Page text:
"They say I should start dating as soon as possible. Do I have to 'get right back on the horse' immediately or risk being alone forever?"
How do you see dating? Do you see it as a means to an end -- to find someone with whom to live happily ever after? Do you see it as a cure for your loneliness and pain? Or do you see it as a way to have some fun, share some good times with another, and learn more about yourself?
Before you start dating, however, take some time to be alone and quiet. Figure out how you got into this predicament. Ask yourself what took place in the marriage, what was your contribution to the situation, how were your needs met (or not met), what would you want to have been different about your partner. Consider getting some therapy. Work on your self-esteem, take care of your needs, and understand yourself: what baggage do you carry to all your relationships? What are your issues? Work through the pain of the loss of your partner -- the loss of your future together. Remember that you can only find true emotional security within yourself: no other person can hand it to you.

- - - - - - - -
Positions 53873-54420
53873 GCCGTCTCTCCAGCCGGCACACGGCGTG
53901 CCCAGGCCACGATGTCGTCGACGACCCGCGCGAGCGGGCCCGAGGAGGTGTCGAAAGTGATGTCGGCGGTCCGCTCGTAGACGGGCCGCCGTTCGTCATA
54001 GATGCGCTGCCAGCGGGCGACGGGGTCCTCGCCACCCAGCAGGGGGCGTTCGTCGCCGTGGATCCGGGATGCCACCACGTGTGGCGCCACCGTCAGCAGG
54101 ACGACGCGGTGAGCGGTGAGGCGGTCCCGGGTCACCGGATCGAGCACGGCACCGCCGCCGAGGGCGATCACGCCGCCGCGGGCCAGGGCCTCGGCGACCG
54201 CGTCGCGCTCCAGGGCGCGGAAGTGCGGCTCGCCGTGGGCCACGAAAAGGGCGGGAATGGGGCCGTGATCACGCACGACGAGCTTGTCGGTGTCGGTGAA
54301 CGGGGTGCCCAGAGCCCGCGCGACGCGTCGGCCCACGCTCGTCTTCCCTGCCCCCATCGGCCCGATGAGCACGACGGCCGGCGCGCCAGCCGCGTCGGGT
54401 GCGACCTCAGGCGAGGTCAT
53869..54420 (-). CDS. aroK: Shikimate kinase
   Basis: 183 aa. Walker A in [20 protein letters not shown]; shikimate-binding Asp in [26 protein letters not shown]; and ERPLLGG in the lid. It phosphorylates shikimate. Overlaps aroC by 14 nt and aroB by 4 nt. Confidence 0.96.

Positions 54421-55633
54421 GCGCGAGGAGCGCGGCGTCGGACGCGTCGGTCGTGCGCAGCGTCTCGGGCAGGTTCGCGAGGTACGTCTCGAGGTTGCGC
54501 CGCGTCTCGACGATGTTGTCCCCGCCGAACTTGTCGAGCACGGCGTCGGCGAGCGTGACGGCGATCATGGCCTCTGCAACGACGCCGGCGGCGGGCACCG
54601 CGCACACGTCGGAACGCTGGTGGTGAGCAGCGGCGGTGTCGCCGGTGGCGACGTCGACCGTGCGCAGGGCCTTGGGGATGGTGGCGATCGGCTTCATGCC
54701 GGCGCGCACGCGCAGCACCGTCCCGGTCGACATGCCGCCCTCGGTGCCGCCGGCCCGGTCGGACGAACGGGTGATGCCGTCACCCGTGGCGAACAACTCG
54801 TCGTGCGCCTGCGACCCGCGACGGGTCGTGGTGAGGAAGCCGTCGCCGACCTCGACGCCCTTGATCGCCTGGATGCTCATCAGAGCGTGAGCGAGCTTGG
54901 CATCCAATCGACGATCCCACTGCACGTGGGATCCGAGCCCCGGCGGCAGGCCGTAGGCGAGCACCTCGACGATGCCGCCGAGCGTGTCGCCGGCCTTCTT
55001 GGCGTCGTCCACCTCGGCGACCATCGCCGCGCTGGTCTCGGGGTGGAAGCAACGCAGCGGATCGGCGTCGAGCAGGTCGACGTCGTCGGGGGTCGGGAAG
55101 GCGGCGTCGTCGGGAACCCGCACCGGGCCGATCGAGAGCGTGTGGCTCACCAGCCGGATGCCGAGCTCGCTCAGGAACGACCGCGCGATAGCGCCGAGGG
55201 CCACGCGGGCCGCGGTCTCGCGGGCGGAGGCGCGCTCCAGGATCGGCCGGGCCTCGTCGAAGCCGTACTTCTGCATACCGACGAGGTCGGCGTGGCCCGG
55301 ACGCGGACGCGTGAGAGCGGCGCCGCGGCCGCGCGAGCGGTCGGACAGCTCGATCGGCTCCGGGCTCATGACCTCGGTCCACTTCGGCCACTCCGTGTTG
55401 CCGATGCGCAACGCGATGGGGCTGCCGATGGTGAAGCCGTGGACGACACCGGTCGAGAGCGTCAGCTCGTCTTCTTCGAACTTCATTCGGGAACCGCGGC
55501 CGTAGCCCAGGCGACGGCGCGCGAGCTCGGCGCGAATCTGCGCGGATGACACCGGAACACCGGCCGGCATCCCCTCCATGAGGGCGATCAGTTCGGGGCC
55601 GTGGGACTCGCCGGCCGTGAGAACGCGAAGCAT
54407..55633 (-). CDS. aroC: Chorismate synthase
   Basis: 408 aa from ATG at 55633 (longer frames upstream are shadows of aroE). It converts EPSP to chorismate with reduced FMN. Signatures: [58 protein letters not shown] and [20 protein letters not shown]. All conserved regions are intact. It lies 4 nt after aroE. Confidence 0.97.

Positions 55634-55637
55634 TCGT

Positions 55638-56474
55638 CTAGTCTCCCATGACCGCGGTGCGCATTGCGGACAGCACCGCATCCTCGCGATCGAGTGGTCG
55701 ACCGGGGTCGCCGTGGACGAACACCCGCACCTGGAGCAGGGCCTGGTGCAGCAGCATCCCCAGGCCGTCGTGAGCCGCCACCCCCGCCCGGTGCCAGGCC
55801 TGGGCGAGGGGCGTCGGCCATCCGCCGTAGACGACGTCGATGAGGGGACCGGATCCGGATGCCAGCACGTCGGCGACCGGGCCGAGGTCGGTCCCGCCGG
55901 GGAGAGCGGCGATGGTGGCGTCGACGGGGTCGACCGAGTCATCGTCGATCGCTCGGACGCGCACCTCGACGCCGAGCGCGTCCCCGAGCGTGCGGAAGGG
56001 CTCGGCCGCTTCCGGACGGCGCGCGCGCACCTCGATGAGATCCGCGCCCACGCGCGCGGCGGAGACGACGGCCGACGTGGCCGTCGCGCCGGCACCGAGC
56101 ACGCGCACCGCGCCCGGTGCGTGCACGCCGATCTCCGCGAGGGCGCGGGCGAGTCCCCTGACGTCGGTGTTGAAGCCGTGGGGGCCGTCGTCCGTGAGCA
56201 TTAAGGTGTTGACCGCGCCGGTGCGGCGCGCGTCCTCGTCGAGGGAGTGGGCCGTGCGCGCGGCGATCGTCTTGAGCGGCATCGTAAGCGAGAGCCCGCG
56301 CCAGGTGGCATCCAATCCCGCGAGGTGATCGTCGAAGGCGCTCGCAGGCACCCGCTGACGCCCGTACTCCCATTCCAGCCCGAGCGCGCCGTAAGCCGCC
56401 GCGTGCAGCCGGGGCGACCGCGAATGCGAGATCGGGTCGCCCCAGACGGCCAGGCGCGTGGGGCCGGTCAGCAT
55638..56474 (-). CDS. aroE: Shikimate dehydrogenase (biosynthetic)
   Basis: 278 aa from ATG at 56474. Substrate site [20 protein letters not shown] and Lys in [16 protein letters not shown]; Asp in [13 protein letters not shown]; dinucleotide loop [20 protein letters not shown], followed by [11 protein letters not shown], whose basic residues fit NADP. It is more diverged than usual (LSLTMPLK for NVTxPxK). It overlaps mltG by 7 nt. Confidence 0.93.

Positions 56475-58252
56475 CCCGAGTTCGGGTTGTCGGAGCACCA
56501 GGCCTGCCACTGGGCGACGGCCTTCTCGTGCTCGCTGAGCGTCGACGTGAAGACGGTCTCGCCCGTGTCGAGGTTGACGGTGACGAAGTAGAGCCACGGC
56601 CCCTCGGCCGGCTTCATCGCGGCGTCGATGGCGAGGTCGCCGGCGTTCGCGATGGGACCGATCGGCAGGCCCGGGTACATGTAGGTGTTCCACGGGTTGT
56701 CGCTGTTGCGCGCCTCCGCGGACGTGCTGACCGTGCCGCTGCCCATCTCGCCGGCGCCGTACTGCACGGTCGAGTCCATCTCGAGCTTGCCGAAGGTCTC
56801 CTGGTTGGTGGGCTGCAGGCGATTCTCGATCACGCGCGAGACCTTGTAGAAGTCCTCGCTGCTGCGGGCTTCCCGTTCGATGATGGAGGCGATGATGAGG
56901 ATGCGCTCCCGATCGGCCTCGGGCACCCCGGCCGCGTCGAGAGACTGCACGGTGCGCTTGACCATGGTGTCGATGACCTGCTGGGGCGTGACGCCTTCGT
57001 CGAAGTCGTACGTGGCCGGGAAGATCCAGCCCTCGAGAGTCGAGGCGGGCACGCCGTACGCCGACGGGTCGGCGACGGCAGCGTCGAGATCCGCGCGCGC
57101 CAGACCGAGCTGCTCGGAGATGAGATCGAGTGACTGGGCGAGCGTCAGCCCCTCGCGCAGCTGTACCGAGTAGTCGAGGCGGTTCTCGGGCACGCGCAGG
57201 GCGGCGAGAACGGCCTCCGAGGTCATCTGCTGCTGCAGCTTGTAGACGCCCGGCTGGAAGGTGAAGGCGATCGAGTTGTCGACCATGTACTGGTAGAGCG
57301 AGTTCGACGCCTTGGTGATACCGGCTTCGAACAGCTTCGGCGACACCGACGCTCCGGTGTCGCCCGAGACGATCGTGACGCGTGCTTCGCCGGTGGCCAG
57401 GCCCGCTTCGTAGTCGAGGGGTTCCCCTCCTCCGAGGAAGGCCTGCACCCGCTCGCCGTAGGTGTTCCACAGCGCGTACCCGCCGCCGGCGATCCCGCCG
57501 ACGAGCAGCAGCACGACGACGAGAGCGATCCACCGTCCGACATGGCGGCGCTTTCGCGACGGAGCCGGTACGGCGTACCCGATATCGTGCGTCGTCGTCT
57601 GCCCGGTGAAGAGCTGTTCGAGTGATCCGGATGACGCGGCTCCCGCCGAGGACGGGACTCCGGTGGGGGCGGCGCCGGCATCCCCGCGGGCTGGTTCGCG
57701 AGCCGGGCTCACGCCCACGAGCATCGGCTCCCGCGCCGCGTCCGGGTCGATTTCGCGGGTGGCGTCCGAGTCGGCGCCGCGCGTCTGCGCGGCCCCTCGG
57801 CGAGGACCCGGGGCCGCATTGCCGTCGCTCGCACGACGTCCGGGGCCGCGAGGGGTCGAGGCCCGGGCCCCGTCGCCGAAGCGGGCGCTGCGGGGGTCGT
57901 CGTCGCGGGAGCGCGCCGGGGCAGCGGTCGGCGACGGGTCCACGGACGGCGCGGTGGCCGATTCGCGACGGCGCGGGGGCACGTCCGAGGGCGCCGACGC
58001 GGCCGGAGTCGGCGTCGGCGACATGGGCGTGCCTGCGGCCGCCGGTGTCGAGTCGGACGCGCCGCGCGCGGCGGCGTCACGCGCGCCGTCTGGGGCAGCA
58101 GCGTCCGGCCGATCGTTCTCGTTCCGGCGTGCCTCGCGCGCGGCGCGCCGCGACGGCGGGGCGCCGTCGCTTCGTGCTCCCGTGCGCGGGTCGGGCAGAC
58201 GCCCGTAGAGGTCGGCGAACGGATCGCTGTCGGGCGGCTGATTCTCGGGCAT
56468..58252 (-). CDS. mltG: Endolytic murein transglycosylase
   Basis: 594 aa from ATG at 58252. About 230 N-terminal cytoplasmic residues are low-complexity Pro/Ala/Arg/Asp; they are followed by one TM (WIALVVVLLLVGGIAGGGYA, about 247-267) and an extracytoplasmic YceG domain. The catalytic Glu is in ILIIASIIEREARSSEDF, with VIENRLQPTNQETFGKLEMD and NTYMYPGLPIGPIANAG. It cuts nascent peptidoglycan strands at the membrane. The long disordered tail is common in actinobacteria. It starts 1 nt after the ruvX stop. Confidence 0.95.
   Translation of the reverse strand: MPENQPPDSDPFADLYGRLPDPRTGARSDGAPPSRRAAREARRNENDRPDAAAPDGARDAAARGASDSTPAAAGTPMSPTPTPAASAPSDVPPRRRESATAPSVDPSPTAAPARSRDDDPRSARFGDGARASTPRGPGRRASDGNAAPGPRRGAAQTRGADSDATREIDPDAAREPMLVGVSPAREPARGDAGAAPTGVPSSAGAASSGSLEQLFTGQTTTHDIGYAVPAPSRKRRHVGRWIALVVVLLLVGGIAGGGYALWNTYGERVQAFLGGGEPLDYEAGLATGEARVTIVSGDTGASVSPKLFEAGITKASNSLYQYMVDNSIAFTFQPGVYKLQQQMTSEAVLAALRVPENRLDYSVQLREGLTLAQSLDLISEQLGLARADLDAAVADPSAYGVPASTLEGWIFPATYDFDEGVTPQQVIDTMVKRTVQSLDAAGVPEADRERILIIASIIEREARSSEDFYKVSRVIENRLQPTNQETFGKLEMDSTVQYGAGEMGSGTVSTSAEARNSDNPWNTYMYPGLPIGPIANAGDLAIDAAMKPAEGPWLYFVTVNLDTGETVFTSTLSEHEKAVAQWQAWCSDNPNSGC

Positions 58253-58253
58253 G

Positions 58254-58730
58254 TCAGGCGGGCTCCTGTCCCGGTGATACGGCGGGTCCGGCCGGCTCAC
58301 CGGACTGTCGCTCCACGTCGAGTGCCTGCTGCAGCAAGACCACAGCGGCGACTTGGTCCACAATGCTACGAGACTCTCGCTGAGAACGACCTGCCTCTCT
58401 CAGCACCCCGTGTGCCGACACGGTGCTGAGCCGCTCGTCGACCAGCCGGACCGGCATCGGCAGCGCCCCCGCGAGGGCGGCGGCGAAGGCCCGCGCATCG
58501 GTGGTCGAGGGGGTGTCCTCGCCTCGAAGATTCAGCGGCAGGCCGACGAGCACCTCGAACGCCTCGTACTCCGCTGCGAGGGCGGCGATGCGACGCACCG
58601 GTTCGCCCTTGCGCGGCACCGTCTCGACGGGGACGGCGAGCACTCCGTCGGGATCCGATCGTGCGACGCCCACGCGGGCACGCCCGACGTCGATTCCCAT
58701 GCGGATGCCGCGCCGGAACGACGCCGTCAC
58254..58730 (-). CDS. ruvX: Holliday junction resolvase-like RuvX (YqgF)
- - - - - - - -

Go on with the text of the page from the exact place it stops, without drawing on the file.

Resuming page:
The bottom line is that in order to be the best you can be in your next relationship -- and in order to make it a successful, satisfying one -- you have to do some work on yourself first. And, of course, the work doesn't stop once you are in a new, meaningful relationship. According to the famous psychoanalyst, Erich Fromm, "Love is a constant challenge; it is not a resting place, but a moving, growing working together."
There is a temptation to get right back into a new relationship. Falling in love so early on can be an avoidance strategy, a way to put your anger, depression, and ambivalence on hold. It can be easier to dive into an exciting, revitalizing connection than to mourn your loss and see yourself through the pain. There is a tendency, when one is on the rebound and vulnerable, to over-glamorize the new partner and demonize the ex-partner. Falling in love really has more to do with you than the wonderful attributes of the other person. This is especially so if the separation or divorce was not your idea.
Margot Feferman, B.A., M.S.W., R.S.W. is an experienced, professional psychotherapist, specializing in helping people in their relationships and with loss. She has offices in Toronto and environs.